NPS Paleontology Research Abstract Volume


PLANT MEGAFOSSILS OF THE UPPER TRIASSIC CHINLE FORMATION,
CAPITOL REEF NATIONAL PARK, UTAH

Sidney Ash
Weber State University
Ogden, UT 84408-2507

Plant megafossils occur at many localities in the Chinle Formation of Late Triassic age in Capitol Reef National Park. These localities, which occur at several horizons in the formation ranging from the Shinarump Member at the base to the Owl Rock Member equivalent at the top, contain representatives of most major groups of vascular plants including horsetails, ferns, cycadophytes, conifers, and several taxa of uncertain classification, including Sanmigueia, a fossil that some authors believe is an angiosperm. The Chinle plant fossils are preserved as compressions, impressions, petrifications and pith casts. The flora correlates in general with the classic Chinle flora of northern Arizona and New Mexico. When study of these fossils is completed science will have a better understanding of the plant life and paleoecology of the area during Late Triassic.

Some of the fossils that occur in the park have either been described or mentioned in the literature but no complete study of the flora has yet been published. At this time the following plant megafossils have been recognized in the Chinle Formation in Capitol Reef National Park:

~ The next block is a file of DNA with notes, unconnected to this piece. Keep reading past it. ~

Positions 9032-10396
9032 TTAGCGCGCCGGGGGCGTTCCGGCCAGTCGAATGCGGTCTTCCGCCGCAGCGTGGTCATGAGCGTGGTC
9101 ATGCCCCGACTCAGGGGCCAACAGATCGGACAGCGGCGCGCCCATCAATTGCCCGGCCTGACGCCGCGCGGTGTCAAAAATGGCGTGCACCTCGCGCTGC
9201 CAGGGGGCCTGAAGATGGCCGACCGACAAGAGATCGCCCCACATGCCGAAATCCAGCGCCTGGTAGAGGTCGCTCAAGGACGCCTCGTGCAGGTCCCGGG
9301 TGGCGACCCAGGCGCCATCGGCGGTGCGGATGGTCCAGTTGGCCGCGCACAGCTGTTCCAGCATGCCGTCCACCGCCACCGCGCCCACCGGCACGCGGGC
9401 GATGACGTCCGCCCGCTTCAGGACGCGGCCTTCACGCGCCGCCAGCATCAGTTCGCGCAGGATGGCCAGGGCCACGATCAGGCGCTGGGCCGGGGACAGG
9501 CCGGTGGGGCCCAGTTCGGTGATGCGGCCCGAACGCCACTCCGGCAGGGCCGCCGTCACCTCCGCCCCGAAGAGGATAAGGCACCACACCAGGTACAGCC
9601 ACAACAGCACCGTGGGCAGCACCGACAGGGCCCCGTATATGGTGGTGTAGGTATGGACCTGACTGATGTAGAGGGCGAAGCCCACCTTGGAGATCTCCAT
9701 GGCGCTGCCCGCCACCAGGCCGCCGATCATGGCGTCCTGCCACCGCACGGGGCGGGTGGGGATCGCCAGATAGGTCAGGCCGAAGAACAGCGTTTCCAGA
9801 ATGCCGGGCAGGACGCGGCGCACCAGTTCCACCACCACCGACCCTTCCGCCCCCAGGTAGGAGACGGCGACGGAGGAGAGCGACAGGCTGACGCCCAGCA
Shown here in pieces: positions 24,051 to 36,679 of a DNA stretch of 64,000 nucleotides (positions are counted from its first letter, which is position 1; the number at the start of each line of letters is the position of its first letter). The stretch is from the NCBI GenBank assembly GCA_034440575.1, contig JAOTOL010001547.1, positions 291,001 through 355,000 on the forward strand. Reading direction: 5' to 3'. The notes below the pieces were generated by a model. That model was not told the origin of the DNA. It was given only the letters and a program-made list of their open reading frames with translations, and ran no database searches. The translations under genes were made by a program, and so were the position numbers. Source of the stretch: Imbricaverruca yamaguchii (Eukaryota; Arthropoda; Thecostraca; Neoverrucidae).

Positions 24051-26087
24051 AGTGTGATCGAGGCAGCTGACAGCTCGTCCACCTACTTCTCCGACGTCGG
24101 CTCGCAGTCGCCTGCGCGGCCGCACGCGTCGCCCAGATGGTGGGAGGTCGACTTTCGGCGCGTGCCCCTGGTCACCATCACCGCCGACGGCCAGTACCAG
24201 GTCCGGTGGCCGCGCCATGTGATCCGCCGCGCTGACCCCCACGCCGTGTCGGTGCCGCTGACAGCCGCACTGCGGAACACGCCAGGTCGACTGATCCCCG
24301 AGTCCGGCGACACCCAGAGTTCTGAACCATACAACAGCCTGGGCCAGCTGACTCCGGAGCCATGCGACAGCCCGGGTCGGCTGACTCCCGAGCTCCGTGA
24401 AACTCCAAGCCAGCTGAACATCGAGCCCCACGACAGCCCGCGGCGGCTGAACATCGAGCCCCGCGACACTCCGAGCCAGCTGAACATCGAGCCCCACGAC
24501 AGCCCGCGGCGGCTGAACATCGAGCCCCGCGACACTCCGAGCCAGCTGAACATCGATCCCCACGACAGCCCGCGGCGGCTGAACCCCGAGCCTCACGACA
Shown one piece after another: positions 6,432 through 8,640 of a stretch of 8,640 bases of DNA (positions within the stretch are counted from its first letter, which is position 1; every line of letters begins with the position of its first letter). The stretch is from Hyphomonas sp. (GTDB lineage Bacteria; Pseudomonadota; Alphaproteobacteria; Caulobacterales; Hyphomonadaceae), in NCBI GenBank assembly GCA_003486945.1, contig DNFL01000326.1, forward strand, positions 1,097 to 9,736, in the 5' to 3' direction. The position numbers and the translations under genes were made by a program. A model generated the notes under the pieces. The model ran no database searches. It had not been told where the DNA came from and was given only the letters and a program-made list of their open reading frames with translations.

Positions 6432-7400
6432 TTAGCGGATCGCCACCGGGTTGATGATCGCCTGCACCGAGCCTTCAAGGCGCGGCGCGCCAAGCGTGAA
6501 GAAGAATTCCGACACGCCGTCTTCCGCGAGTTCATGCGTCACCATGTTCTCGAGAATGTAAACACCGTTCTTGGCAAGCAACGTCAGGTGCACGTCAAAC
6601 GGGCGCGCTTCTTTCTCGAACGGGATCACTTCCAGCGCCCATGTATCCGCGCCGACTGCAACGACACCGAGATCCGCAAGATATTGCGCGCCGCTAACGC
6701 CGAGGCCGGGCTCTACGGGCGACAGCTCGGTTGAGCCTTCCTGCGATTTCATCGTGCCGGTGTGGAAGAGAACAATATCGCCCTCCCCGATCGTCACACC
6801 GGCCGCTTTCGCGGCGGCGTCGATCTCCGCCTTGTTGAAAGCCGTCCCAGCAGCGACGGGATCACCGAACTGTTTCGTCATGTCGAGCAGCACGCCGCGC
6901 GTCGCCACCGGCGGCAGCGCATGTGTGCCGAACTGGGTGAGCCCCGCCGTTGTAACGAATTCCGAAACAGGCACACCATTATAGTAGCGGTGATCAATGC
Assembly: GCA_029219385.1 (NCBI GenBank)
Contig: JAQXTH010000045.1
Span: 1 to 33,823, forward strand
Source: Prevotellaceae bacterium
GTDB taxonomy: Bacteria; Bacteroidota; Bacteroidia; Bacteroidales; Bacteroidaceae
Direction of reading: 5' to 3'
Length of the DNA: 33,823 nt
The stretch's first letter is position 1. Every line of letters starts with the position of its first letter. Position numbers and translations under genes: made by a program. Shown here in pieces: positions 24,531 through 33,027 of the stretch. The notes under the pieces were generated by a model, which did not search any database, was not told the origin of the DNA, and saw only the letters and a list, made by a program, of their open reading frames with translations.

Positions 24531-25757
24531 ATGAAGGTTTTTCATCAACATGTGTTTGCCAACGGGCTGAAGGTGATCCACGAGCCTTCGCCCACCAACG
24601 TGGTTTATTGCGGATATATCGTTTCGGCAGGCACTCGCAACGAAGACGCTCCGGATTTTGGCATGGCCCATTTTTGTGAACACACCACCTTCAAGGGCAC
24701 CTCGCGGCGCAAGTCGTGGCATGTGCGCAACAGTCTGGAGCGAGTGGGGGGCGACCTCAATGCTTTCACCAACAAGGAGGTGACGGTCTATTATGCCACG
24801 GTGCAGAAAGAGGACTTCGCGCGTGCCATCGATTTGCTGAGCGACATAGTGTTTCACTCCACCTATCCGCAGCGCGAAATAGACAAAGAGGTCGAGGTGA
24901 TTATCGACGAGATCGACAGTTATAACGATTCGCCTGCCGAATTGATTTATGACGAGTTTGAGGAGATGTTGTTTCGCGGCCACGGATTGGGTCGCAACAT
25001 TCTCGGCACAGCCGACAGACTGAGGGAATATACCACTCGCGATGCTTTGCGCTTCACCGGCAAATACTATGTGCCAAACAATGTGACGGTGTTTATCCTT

Horsetails

Equsetites sp.

Ferns

Phlebopteris smithii

Cynepteris lasiophora

Cladophlebis sp.

Cycadophytes

Eoginkgoites davidsonii

Zamites powellii

Zamites n. sp.

Conifers

Pagiophyllum sp.

Brachyphyllum sp.

Araucarioxylon arizonicum

Classification uncertain

Sanmiguelia lewisi




THE PRESETTLEMENT VEGETATION OF CAPITOL REEF NP
RECONSTRUCTED WITH FOSSIL PACKRAT MIDDENS

Kenneth L. Cole
NPS - CPSU
115 Green Hall
Department of Forest Resources
University of Minnesota
St. Paul, MN 55108

Norman R. Henderson
Capitol Reef National Park
Torrey, Utah 84775

Plant macrofossils and pollen from twenty five packrat middens were analyzed in order to reconstruct the past vegetation and to analyze vegetation changes occurring since settlement at Capitol Reef National Park. The middens ranged in age from modern to greater than 39,000 years. Eight middens collected from Hartnet Draw in northern Capitol Reef allowed the reconstruction of vegetation over the last 5400 years. Presettlement middens consistently contained fossils of plants now heavily browsed by cattle such as winterfat (Ceratoides lanata), pinyon pine (Pinus edulis), sagebrush (Artemisia tridentata) and rice grass (Oryzopsis hymenoides), none of which are present in a modern packrat midden although some of these plants are present in varying amounts in the modern community. In contrast, the modern sample is the only midden containing specimens of plants typical of overgrazed range such as whitebark rabbitbrush (Chrysothamnus visidiflorus), and greasewood (Sarcobatus vermiculatus), and one of two middens containing snakeweed (Gutterezia sarothrae). The recent grazing impacts precipitated by far the most severe vegetation changes of the last 5000 years.



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United States Department of the Interior, National Park Service